15 Fenestrated Capillary
Copyright © The McGraw-Hill Companies, Inc. Permission required for reproduction or display. Endothelial cells Nonfenestrated area Erythrocyte Filtration pores (fenestrations) Basal lamina Intercellular cleft (a) (b) 400 µm b: Courtesy of S. McNutt Figure 20.6a Figure 20.6b 20-15 15

16 Three Types of Capillaries
3. sinusoids (discontinuous capillaries) - liver, bone marrow, spleen irregular blood-filled spaces with large fenestrations allow proteins (albumin), clotting factors, and new blood cells to enter the circulation 20-16 16

17 Sinusoid in Liver Figure 20.7 Macrophage Endothelial cells
Copyright © The McGraw-Hill Companies, Inc. Permission required for reproduction or display. Macrophage Endothelial cells Erythrocytes in sinusoid Liver cell (hepatocyte) Microvilli Sinusoid Figure 20.7 20-17 17

18 Capillary Beds capillaries organized into networks called capillary beds usually supplied by a single metarteriole thoroughfare channel - metarteriole that continues through capillary bed to venule precapillary sphincters control which beds are well perfused when sphincters open capillaries perfused with blood and exchange substances with tissue fluid when sphincters closed blood bypasses the capillaries flows through thoroughfare channel to venule 3/4 of the body’s capillaries are shut down at a given time 20-18 18

19 Capillary Bed Sphincters Open
Copyright © The McGraw-Hill Companies, Inc. Permission required for reproduction or display. Precapillary sphincters Thoroughfare channel Metarteriole Capillaries Figure 20.3a Arteriole Venule (a) Sphincters open when sphincters are open, the capillaries are well perfused 20-19 19

20 Capillary Bed Sphincters Closed
Copyright © The McGraw-Hill Companies, Inc. Permission required for reproduction or display. Figure 20.3b Arteriole Venule (b) Sphincters closed when the sphincters are closed, little to no blood flow occurs (skeletal muscles at rest) 20-20 20

21 Veins (Capacitance Vessels)
greater capacity for blood containment than arteries thinner walls, flaccid, less muscule and elastic tissue collapse when empty, expand easily have steady blood flow merge to form larger veins subjected to relatively low blood pressure Copyright © The McGraw-Hill Companies, Inc. Permission required for reproduction or display. Distribution of Blood Pulmonary circuit 18% Veins 54% Systemic circuit 70% Heart 12% Arteries 11% Capillaries 5% Figure 20.8 20-21 21

22 Veins postcapillary venules – smallest veins
even more porous than capillaries so also exchange fluid with surrounding tissues medium veins have venous valves skeletal muscle pump propels venous blood back towards heart venous sinuses veins with especially thin walls, large lumens, and no smooth muscle 20-22 22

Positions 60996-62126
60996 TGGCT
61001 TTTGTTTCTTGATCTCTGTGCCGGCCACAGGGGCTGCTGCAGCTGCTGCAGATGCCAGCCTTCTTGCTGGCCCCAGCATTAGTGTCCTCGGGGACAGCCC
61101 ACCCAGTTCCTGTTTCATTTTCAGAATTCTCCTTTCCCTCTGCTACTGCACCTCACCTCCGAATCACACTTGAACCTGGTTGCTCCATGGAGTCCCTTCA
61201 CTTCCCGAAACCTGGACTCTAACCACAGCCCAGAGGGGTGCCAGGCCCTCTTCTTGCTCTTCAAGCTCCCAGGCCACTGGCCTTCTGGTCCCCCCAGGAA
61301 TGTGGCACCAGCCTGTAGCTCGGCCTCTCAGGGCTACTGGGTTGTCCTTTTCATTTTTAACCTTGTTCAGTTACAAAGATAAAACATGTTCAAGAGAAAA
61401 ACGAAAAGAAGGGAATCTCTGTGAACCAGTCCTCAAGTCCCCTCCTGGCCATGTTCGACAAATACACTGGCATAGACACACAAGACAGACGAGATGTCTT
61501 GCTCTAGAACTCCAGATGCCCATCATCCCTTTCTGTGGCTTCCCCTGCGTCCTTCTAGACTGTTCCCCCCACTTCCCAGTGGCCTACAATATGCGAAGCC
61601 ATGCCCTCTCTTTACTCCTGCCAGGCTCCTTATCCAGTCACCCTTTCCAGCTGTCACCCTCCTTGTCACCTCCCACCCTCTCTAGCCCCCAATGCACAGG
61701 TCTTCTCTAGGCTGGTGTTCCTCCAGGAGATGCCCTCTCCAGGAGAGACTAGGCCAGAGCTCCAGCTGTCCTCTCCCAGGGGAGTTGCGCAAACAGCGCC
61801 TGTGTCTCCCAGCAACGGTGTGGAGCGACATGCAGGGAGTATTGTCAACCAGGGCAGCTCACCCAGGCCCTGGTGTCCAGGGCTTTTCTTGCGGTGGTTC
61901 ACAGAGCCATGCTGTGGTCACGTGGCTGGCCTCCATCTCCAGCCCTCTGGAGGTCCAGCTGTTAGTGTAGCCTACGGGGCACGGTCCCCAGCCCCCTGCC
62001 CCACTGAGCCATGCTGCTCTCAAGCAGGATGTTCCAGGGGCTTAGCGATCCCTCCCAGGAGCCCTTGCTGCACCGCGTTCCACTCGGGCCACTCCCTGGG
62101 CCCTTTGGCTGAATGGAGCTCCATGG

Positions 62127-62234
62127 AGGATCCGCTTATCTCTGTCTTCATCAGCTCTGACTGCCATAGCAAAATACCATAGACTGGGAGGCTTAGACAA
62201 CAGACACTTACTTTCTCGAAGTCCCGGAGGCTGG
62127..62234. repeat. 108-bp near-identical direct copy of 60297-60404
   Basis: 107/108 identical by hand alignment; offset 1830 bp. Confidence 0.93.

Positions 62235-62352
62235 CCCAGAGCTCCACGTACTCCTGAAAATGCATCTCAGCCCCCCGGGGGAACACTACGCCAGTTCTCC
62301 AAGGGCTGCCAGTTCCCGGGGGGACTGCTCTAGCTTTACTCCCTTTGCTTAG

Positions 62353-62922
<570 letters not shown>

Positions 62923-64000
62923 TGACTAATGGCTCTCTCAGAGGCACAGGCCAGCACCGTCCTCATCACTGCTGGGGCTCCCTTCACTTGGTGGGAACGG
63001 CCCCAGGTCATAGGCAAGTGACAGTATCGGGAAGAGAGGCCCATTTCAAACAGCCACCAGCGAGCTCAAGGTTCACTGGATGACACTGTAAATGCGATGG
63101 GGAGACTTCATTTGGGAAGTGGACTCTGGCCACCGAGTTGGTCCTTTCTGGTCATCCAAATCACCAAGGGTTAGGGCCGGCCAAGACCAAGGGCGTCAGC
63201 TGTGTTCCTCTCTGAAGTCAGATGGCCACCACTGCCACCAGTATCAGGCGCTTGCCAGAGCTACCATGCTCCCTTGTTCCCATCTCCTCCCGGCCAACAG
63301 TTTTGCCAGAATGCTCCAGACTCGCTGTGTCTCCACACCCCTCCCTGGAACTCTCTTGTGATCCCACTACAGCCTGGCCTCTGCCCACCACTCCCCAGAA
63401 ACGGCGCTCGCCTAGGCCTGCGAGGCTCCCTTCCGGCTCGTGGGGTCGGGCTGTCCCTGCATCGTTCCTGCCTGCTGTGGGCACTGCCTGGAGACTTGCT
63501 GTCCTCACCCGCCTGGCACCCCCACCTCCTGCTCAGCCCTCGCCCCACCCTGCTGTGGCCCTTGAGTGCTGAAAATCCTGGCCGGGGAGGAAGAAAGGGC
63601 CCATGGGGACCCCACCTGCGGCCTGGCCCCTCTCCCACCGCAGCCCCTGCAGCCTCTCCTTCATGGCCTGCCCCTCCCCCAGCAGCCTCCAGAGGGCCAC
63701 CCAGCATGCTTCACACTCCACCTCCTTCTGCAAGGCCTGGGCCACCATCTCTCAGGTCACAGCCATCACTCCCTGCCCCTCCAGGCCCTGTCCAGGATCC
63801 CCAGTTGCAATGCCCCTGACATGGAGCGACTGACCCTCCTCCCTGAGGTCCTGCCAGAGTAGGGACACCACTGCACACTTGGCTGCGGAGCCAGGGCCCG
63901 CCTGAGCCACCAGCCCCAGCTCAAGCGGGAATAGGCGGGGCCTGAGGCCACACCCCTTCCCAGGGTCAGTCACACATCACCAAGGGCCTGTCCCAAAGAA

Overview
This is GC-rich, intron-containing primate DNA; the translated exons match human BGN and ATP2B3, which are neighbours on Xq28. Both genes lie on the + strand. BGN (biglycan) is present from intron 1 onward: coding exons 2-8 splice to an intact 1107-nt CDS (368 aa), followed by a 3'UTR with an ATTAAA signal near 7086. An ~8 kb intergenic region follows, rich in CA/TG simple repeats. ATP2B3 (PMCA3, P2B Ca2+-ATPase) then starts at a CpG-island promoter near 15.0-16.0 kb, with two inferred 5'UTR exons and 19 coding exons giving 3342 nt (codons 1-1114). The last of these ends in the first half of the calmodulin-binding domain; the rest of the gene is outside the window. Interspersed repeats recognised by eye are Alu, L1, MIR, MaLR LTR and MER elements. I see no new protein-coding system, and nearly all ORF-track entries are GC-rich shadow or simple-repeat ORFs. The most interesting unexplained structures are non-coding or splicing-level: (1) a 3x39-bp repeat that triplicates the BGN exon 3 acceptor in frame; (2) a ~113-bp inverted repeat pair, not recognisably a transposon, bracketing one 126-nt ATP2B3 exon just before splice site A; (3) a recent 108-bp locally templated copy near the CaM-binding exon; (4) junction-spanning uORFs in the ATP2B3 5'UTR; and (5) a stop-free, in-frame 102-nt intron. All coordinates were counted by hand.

23 Varicose Veins blood pools in the lower legs in people who stand for long periods, stretching the veins cusps of the valves pull apart in enlarged superficial veins further weakening vessels blood backflows and further distends the vessels, their walls grow weak and develop into varicose veins hereditary weakness, obesity, and pregnancy also contribute hemorrhoids are varicose veins of the anal canal 20-23 23

24 ?

25 Blood Pressure blood pressure (bp) – the force that blood exerts against a vessel wall measured at brachial artery of arm using sphygmomanometer two pressures are recorded: systolic pressure: peak arterial BP taken during ventricular contraction (ventricular systole) diastolic pressure: minimum arterial BP taken during ventricular relaxation (diastole) between heart beats normal value, young adult: 120/75 mm Hg 20-25 25

26 Abnormalities of Blood Pressure
hypertension – high blood pressure chronic is resting BP > 140/90 consequences can weaken small arteries and cause aneurysms hypotension – chronic low resting BP caused by blood loss, dehydration, anemia 20-26 26

27 Blood Pressure one of the body’s chief mechanisms in preventing excessive blood pressure is the ability of the arteries to stretch and recoil during the cardiac cycle importance of arterial elasticity expansion and recoil maintains steady flow of blood throughout cardiac cycle, smoothes out pressure fluctuations and decreases stress on small arteries BP rises with age arteries less elastic and absorb less systolic force BP determined by cardiac output, blood volume and peripheral resistance 20-27 27

28 BP Changes With Distance